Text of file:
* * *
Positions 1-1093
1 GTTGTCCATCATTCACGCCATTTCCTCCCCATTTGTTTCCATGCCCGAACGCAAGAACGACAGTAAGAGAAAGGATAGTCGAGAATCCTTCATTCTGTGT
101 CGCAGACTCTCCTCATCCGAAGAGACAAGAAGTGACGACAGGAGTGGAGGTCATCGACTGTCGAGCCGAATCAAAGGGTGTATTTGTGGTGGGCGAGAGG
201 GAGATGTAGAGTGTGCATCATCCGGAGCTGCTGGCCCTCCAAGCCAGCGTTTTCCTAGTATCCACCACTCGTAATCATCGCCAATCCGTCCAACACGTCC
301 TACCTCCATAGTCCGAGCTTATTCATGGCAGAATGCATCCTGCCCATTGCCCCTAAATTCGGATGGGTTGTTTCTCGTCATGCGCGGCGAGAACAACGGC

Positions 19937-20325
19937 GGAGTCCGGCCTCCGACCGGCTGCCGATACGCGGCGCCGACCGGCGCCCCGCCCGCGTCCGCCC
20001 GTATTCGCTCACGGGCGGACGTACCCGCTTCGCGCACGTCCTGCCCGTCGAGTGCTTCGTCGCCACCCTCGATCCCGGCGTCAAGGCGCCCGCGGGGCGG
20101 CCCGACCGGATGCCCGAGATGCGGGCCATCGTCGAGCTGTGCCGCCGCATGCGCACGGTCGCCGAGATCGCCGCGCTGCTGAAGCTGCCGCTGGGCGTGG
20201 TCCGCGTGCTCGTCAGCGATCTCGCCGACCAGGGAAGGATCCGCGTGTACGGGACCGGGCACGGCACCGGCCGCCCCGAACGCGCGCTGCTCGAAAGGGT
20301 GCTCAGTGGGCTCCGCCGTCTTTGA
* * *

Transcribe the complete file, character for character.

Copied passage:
Positions 1-1093
1 GTTGTCCATCATTCACGCCATTTCCTCCCCATTTGTTTCCATGCCCGAACGCAAGAACGACAGTAAGAGAAAGGATAGTCGAGAATCCTTCATTCTGTGT
101 CGCAGACTCTCCTCATCCGAAGAGACAAGAAGTGACGACAGGAGTGGAGGTCATCGACTGTCGAGCCGAATCAAAGGGTGTATTTGTGGTGGGCGAGAGG
201 GAGATGTAGAGTGTGCATCATCCGGAGCTGCTGGCCCTCCAAGCCAGCGTTTTCCTAGTATCCACCACTCGTAATCATCGCCAATCCGTCCAACACGTCC
301 TACCTCCATAGTCCGAGCTTATTCATGGCAGAATGCATCCTGCCCATTGCCCCTAAATTCGGATGGGTTGTTTCTCGTCATGCGCGGCGAGAACAACGGC

Positions 19937-20325
19937 GGAGTCCGGCCTCCGACCGGCTGCCGATACGCGGCGCCGACCGGCGCCCCGCCCGCGTCCGCCC
20001 GTATTCGCTCACGGGCGGACGTACCCGCTTCGCGCACGTCCTGCCCGTCGAGTGCTTCGTCGCCACCCTCGATCCCGGCGTCAAGGCGCCCGCGGGGCGG
20101 CCCGACCGGATGCCCGAGATGCGGGCCATCGTCGAGCTGTGCCGCCGCATGCGCACGGTCGCCGAGATCGCCGCGCTGCTGAAGCTGCCGCTGGGCGTGG
20201 TCCGCGTGCTCGTCAGCGATCTCGCCGACCAGGGAAGGATCCGCGTGTACGGGACCGGGCACGGCACCGGCCGCCCCGAACGCGCGCTGCTCGAAAGGGT
20301 GCTCAGTGGGCTCCGCCGTCTTTGA